There was an old pork afritada recipe in the archive, circa 2004, but the photo was bad and the recipe was too ordinary. Enter my new pork afritada recipe with a better cooking procedure.
What is afritada? It is one of the many tomato-based stews that developed in Filipino cuisine as a result of centuries of Spanish colonization. How many tomato-based stews are there in Filipino cuisine, anyway? Well, there’s afritada which is not the same as menudo (which has raisins). Afritada and menudo are different from the spicy kaldereta which is traditionally cooked with goat meat or beef, and the sauce thickened with pureed liver. There’s also mechado which has a slab of beef at the center of which, a strip of fat is inserted.
Afritada itself has variants—with pork, with chicken or with both pork and chicken. The vegetables, however, are almost always the same—potatoes, carrots, bell peppers and sweet peas.
In this pork afritada recipe, the saltiness is provided by patis (fish sauce) and a little soy sauce for deeper and richer flavors.
- 500 grams pork belly
- 2 tablespoons cooking oil
- 150 grams garlicky sausages (Vigan longganiza is especially good), sliced into rings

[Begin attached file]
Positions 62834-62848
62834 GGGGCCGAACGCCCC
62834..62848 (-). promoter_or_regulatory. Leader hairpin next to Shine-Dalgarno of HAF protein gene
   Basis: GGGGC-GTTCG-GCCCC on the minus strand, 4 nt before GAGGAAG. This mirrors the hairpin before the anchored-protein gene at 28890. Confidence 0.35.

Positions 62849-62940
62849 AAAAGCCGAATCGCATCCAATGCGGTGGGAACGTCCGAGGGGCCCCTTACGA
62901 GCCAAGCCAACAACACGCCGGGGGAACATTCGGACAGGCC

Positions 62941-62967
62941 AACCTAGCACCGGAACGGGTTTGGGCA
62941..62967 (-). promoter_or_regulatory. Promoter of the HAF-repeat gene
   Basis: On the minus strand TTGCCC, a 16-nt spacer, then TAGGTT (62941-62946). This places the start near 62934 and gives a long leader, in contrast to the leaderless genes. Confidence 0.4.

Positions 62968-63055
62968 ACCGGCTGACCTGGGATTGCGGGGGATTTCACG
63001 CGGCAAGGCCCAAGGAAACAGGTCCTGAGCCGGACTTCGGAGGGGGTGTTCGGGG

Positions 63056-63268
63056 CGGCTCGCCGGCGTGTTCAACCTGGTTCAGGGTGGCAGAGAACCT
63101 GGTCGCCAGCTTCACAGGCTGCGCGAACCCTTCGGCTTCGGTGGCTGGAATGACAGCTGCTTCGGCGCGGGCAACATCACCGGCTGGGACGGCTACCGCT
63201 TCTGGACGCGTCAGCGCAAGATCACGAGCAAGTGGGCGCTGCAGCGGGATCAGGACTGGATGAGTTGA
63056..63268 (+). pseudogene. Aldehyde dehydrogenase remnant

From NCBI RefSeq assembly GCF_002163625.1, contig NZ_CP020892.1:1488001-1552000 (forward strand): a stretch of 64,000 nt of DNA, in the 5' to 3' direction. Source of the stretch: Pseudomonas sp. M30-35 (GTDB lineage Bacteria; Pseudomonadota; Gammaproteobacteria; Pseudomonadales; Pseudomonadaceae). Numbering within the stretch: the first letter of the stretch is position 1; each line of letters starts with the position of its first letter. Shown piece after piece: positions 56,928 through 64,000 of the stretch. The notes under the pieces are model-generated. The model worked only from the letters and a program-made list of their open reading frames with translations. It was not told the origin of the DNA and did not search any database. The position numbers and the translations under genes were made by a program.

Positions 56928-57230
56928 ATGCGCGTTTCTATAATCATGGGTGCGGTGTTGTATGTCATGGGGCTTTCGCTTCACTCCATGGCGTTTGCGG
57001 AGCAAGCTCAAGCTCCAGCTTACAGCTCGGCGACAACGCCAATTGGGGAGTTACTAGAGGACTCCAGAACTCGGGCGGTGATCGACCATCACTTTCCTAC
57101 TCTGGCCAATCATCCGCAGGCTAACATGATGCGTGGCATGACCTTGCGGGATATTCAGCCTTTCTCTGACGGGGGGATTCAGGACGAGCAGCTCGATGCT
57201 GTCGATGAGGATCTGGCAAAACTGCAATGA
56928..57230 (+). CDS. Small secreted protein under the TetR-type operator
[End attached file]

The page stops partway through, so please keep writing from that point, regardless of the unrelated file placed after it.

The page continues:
- 1/3 cup finely chopped onion
- 1 teaspoon minced garlic
- 1 bay leaf
- 1 sprig oregano stripped
- 2 cups chopped tomatoes
- patis (fish sauce) to taste
- 1 tablespoon soy sauce
- 2 potatoes peeled and cut into wedges
- 1 carrot peeled and cut into wedges
- 2 bell peppers diced
- 1/3 cup sweet peas
Cut the pork belly into two-inch pieces.
Heat the cooking oil in a pan. Over high heat, brown the pork pieces in the hot oil.
Lower the heat to medium. Add the sliced sausages, chopped onion, minced garlic, bay leaf and oregano. Season with fish sauce and pepper. Cook, stirring often, until the onion bits soften.
Pour in the chopped tomatoes and soy sauce. Stir. Bring to the boil, lower the heat and simmer for 45 minutes or until the pork is tender. If the sauce dries out before the pork is done, add bone broth, half a cup at a time.
Add the potato and carrot wedges along with the bell peppers. Stir. Cover the pan and simmer for another 15 minutes. Taste the sauce (the vegetables will soak up the saltiness) and adjust the seasonings.
Stir in the bell peppers and green peas. Simmer for another five minutes.
The pork afritada is ready to serve at this point. If, however, you have the patience, cool the stew and refrigerate overnight. Pork afritada, as with most stews, taste better after reheating.